Under this category all the lecture halls, the auditoriums and spectator seating in sports centres and other assembly halls with fixed seating should have a number of spaces designated for wheelchair users in a seating area (generally 1/100th of the total seats). Some seats with removable or flip-up armrests should be provided at row ends to accommodate a wheelchair user or a person with limited ambulatory mobility. A level floor area for wheelchair users should be placed at row ends and should be scattered on different levels so as to have a variety of seating and viewing locations. Neither of the auditoriums in NITR have the facility at present.
As per rules, any student at NITR is allowed absence up to the extent of 15% (approx.) of scheduled number of classes in every course and a further relaxation of 15% (approx) with a grade back. A number of students feel that should get a further relaxation of 5-10% so as to cope with the hectic schedule without any penalties.
In order to register in the following semester, a student must obtain a CGPA of not lower than 5.70 (at the end of second year) and 6.0 for three consecutive semesters. The PD students face a lot of problems to be at par with the other students in the class in terms of academics. Most of them were of the view to have additional doubt clearing classes especially for them. Speaking on the problem, Manoj Kumar Biswal, a Ph. D. Scholar stated “A number of jobs in the public sector want a student to have a minimum 50% overall during the undergraduate. However, as per the institute rules, we need to secure more than that which should be revised.”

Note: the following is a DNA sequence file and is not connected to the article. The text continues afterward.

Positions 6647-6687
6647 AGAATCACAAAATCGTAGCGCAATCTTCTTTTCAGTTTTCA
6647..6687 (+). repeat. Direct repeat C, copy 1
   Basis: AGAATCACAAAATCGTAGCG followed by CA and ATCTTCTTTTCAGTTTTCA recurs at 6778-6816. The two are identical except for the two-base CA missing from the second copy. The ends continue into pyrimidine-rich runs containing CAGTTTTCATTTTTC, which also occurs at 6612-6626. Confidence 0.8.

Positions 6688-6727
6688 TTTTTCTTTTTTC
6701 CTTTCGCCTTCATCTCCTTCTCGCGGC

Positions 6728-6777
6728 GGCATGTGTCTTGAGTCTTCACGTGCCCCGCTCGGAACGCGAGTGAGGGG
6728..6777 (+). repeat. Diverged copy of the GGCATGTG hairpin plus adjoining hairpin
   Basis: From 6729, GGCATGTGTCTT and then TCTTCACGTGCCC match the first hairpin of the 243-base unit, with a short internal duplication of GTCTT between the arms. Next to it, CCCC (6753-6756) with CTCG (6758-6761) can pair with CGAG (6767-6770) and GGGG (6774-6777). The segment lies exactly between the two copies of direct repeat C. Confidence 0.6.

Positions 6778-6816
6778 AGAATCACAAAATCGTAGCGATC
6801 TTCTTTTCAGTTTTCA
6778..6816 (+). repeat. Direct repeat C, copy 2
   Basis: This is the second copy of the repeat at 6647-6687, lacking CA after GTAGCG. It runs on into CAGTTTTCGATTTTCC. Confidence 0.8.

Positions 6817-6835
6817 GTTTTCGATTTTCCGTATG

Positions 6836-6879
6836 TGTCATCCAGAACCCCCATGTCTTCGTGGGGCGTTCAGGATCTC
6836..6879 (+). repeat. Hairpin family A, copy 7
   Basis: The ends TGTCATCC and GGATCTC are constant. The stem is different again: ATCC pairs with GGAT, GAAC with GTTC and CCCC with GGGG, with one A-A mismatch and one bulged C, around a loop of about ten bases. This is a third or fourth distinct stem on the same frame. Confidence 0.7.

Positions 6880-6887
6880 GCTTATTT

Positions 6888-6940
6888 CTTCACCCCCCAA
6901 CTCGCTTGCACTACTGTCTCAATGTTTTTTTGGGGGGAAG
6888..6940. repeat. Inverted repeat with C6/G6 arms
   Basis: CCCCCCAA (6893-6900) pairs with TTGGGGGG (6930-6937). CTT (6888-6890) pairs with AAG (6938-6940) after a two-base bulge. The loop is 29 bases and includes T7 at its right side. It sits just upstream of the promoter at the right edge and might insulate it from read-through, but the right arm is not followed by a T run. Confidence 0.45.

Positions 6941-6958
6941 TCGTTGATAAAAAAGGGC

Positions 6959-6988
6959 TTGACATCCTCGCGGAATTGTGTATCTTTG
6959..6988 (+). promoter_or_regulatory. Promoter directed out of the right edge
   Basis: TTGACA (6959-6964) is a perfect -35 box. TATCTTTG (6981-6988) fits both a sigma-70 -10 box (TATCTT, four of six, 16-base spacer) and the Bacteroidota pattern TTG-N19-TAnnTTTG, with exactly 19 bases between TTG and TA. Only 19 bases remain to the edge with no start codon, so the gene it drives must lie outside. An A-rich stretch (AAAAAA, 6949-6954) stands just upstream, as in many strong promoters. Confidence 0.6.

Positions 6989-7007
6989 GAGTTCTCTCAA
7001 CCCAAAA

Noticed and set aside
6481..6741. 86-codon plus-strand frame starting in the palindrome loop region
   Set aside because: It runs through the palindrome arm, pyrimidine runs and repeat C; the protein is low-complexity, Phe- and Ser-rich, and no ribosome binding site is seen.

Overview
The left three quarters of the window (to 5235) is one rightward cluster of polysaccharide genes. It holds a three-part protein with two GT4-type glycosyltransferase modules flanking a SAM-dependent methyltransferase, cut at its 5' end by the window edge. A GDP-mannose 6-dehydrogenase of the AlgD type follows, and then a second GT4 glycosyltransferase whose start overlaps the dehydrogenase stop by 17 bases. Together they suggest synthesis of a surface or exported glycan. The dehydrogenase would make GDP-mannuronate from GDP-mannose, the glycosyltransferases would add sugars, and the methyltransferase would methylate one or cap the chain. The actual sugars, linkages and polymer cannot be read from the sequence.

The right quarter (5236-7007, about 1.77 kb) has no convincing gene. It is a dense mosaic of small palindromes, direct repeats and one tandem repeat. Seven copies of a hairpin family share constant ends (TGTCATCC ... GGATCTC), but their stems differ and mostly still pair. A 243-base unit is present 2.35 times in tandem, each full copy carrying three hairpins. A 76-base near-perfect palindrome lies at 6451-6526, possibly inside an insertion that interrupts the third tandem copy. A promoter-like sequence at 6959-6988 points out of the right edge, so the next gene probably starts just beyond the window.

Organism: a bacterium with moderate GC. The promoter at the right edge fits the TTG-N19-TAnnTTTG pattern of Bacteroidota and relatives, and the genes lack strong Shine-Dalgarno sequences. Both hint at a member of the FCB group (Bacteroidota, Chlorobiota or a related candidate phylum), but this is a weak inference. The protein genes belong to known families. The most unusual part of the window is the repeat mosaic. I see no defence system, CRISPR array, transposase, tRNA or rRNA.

The Department of Disability, Ministry of Social justice and empowerment in its order in 2013 gives any student with a disability of more than 40% a right to ask for scribe for assistance in examinations and laboratory experiments. The institute should also provide an additional time of no less than 20 minutes extra per hour of the examination if required. The final decision is in the hands of the authorities. However, a number of students are unaware and hence never apply in the 1st place. MM would suggest the inclusion of all these rights in the rule book so that the students could be made aware about it.
Even though the population may be meagre, the specially abled people are an important part of the NITR family. It is our responsibility to make sure that they face less difficulties. The institute can consider the establishment of a special cell comprising of the stake holders to look after the affairs of the disabled people including campus planning, awarding scholarships and others. The aim should be to make the institute accessible to every student. Equitable access leads to increased opportunities for people with disabilities to access services and to fully participate in the social, cultural and recreational life of India.